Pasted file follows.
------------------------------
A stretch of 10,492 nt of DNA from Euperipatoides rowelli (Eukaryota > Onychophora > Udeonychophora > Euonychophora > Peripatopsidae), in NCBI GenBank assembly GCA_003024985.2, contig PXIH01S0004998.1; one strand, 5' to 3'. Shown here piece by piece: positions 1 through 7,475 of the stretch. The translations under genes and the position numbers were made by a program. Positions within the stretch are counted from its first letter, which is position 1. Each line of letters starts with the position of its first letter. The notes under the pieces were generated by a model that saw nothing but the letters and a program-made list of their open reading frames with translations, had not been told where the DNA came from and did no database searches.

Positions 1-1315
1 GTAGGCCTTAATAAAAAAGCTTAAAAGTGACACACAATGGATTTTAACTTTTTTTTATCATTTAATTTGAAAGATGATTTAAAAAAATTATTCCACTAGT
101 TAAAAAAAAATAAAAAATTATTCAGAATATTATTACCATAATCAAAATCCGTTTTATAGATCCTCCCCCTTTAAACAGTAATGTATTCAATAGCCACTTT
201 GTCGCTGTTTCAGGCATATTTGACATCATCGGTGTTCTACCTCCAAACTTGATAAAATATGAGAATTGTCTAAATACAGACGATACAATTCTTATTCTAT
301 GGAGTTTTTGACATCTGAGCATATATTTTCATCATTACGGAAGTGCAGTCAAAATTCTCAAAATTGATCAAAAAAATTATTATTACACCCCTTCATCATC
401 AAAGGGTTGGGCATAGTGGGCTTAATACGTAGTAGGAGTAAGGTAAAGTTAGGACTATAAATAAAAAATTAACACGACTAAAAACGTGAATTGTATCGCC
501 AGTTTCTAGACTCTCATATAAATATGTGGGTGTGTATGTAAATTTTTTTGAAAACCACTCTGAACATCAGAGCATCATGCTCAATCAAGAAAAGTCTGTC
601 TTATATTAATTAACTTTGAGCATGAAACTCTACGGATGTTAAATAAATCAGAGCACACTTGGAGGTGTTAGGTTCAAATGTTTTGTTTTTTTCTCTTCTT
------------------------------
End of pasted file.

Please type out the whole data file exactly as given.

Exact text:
A stretch of 10,492 nt of DNA from Euperipatoides rowelli (Eukaryota > Onychophora > Udeonychophora > Euonychophora > Peripatopsidae), in NCBI GenBank assembly GCA_003024985.2, contig PXIH01S0004998.1; one strand, 5' to 3'. Shown here piece by piece: positions 1 through 7,475 of the stretch. The translations under genes and the position numbers were made by a program. Positions within the stretch are counted from its first letter, which is position 1. Each line of letters starts with the position of its first letter. The notes under the pieces were generated by a model that saw nothing but the letters and a program-made list of their open reading frames with translations, had not been told where the DNA came from and did no database searches.

Positions 1-1315
1 GTAGGCCTTAATAAAAAAGCTTAAAAGTGACACACAATGGATTTTAACTTTTTTTTATCATTTAATTTGAAAGATGATTTAAAAAAATTATTCCACTAGT
101 TAAAAAAAAATAAAAAATTATTCAGAATATTATTACCATAATCAAAATCCGTTTTATAGATCCTCCCCCTTTAAACAGTAATGTATTCAATAGCCACTTT
201 GTCGCTGTTTCAGGCATATTTGACATCATCGGTGTTCTACCTCCAAACTTGATAAAATATGAGAATTGTCTAAATACAGACGATACAATTCTTATTCTAT
301 GGAGTTTTTGACATCTGAGCATATATTTTCATCATTACGGAAGTGCAGTCAAAATTCTCAAAATTGATCAAAAAAATTATTATTACACCCCTTCATCATC
401 AAAGGGTTGGGCATAGTGGGCTTAATACGTAGTAGGAGTAAGGTAAAGTTAGGACTATAAATAAAAAATTAACACGACTAAAAACGTGAATTGTATCGCC
501 AGTTTCTAGACTCTCATATAAATATGTGGGTGTGTATGTAAATTTTTTTGAAAACCACTCTGAACATCAGAGCATCATGCTCAATCAAGAAAAGTCTGTC
601 TTATATTAATTAACTTTGAGCATGAAACTCTACGGATGTTAAATAAATCAGAGCACACTTGGAGGTGTTAGGTTCAAATGTTTTGTTTTTTTCTCTTCTT